If you've ever wanted to hear Jack Nicholson sing or marvel at the sight of Ann-Margret drunkenly cavorting in a cascade of baked beans, Tommy is the movie you've been waiting for. The Who's brilliant rock opera is sublimely matched by director Ken Russell's penchant for cinematic excess during the peak of his filmmaking audacity. It's a fever-dream of musical bombast, revolving around the titular 'deaf, dumb, and blind kid' (Roger Daltrey) who survives the childhood trauma that stole his senses to become a Pinball Wizard. Tommy's odyssey is rendered through wall-to-wall music, from the bloodstream shock of 'The Acid Queen' (Tina Turner) to Elton John's towering rendition of 'Pinball Wizard' and Daltrey's epiphanous rendition of 'I'm Free'. Other star performers include Eric Clapton and (most outrageously) the Who's drummer Keith Moon. Tommy is a classic of creative rock cinema, worthy of the musical and filmmaking genii who fuelled its creation.
Complete & Utter Seventies Madness!
- Tommy review by Count Otto Black
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You rated this film: 3
This movie is quite possibly the most seventies thing ever. You can see exactly why punk had to be invented the following year; they just couldn't take a chance on anything more excessive than this happening! You can also see how a man once hailed as a towering colossus of British cinema would eventually end up making movies on video in his back garden.
This utterly bonkers tale, in which we simply have to take it on trust that competitive pinball is the ultimate spectator sport, is stuffed from beginning to end with imagery so bizarre that it frequently resembles "2001 - A Space Odyssey" directed by Terry Gilliam and starring the Monkees. The music, which since this is a rock opera is non-stop, ranges from excellent in a seventies kind of way to dreadful in an even more seventies kind of way, but although the one song people still remember is usually Elton John's "Pinball Wizard", even though if you haven't seen the film it makes no sense whatsoever, Tina Turner definitely steals the show as the feral Acid Queen who gives Tommy the least appropriate amateur psychotherapy imaginable!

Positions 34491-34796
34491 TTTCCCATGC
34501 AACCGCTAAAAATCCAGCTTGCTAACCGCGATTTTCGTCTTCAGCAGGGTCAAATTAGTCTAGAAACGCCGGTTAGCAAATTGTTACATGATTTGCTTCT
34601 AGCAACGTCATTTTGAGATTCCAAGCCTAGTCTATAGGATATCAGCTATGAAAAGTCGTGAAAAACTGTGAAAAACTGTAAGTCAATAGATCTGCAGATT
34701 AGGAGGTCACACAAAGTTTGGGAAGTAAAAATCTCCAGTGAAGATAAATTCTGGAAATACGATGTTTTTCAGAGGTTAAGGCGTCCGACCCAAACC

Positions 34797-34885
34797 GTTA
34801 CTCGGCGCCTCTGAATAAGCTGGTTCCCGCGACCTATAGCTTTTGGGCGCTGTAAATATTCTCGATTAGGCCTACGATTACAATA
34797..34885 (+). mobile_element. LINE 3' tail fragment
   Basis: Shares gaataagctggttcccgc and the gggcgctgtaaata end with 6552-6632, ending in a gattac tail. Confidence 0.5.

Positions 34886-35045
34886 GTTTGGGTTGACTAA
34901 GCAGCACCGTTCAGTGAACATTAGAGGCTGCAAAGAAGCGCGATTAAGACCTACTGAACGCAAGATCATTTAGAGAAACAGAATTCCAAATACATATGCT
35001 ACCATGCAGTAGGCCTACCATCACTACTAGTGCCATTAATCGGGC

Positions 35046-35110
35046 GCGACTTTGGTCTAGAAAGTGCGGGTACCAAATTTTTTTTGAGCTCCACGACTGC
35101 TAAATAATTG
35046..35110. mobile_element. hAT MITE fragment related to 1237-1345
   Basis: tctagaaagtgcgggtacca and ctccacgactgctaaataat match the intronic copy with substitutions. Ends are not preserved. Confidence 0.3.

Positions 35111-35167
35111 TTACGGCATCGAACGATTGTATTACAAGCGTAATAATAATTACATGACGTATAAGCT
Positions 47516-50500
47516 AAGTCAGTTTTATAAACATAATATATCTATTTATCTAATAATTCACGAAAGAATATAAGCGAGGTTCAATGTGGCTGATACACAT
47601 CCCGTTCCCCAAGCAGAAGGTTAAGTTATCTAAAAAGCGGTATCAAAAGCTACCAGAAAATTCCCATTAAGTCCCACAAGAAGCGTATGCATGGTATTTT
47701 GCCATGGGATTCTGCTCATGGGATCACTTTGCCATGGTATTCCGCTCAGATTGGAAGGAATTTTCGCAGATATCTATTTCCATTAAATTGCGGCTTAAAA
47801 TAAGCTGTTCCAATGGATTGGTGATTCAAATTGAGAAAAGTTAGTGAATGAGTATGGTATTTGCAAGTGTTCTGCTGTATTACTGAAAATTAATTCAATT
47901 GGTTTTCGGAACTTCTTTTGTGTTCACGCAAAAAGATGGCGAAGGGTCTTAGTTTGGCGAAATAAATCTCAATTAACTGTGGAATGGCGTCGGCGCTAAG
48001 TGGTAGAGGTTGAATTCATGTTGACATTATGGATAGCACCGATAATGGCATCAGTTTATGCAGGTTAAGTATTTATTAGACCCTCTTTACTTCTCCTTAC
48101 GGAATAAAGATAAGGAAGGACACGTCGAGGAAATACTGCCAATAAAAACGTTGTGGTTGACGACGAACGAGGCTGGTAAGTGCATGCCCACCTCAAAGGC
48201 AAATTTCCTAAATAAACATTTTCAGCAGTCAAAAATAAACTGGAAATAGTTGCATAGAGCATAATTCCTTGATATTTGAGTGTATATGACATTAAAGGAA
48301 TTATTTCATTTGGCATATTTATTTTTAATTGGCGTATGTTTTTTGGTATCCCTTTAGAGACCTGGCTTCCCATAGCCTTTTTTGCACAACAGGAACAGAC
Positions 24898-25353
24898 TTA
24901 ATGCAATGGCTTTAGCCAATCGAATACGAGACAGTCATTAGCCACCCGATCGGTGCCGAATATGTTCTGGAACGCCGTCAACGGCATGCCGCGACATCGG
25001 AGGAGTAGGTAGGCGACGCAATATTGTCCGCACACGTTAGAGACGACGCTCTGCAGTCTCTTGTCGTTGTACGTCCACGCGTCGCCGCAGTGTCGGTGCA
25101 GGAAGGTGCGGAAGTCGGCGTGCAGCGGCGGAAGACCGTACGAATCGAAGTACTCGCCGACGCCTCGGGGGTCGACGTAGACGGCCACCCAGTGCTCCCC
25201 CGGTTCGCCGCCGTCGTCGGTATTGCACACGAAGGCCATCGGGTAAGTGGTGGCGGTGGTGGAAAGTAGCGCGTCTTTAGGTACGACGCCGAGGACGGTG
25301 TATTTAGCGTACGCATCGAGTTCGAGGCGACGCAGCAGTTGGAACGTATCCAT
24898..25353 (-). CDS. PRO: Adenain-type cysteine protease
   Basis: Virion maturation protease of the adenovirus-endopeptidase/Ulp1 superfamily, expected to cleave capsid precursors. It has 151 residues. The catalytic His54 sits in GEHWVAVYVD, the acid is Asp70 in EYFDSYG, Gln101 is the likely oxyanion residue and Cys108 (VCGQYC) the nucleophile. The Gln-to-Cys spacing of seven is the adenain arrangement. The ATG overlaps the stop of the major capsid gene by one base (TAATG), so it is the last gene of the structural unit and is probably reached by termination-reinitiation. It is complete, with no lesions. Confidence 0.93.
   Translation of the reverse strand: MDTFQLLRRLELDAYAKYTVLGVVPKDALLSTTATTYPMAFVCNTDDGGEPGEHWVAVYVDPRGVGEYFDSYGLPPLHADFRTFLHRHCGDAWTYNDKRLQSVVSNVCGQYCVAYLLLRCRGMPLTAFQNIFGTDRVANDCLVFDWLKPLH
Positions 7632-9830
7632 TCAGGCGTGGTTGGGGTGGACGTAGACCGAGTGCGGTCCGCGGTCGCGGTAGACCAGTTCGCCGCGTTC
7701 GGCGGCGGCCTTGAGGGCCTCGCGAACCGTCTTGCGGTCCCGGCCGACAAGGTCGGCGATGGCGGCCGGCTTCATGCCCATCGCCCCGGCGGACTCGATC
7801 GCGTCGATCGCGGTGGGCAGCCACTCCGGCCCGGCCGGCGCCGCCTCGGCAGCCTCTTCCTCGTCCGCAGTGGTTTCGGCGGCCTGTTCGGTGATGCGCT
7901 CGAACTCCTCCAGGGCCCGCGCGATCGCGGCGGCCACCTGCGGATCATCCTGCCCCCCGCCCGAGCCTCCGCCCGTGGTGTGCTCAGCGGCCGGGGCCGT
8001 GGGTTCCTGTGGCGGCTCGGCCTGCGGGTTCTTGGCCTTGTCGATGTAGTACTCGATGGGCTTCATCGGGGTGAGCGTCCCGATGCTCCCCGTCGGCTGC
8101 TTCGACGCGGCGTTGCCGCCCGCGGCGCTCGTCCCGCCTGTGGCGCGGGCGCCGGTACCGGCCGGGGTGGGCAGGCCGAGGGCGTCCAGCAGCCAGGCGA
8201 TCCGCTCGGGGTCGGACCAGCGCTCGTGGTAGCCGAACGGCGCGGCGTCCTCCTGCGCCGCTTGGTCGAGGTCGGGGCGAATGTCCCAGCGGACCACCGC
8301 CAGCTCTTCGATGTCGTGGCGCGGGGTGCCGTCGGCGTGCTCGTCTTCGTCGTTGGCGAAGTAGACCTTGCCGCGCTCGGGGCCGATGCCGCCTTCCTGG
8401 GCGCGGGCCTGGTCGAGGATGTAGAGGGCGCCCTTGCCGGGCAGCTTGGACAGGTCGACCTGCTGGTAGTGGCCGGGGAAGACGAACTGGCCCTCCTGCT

The acting is equally variable. As the catatonic Tommy, Roger Daltrey, who would only win an Oscar if there was one for Least Worst Actor In The Who, is better cast than he was as Franz Liszt, and Oliver Reed, just beginning to show the first signs of his slide from handsome brute to bloated wreck, is memorably vile as Tommy's hedonistic monster of a stepfather, though I could have done with a bit less of his singing voice (and rather more of Jack Nicholoson's, which is surprisingly good). Still, with a plot and scenery like this, you can't blame most of the cast for overacting.
Unfortunately, although the parts of the movie where Tommy is still locked up in his own head are an astonishing visual and conceptual assault on your eyes and brain, the overly blunt satire of fake religions in the last half hour drags a bit, and rather too much of it consists of a very smug Roger Daltrey singing hymns in praise of himself. The barking mad Church of Marilyn Monroe we encounter earlier on makes the same point just as well, and is far funnier. But the bits that really work aren't quite like anything else you'll ever see, except perhaps in other films from Ken Russell's "starting to go nuts but still getting decent budgets" period. If you're in the right mood, it's a hoot! I mean, what's not to like about a movie in which Tina Turner morphs into a psychedelic torture robot?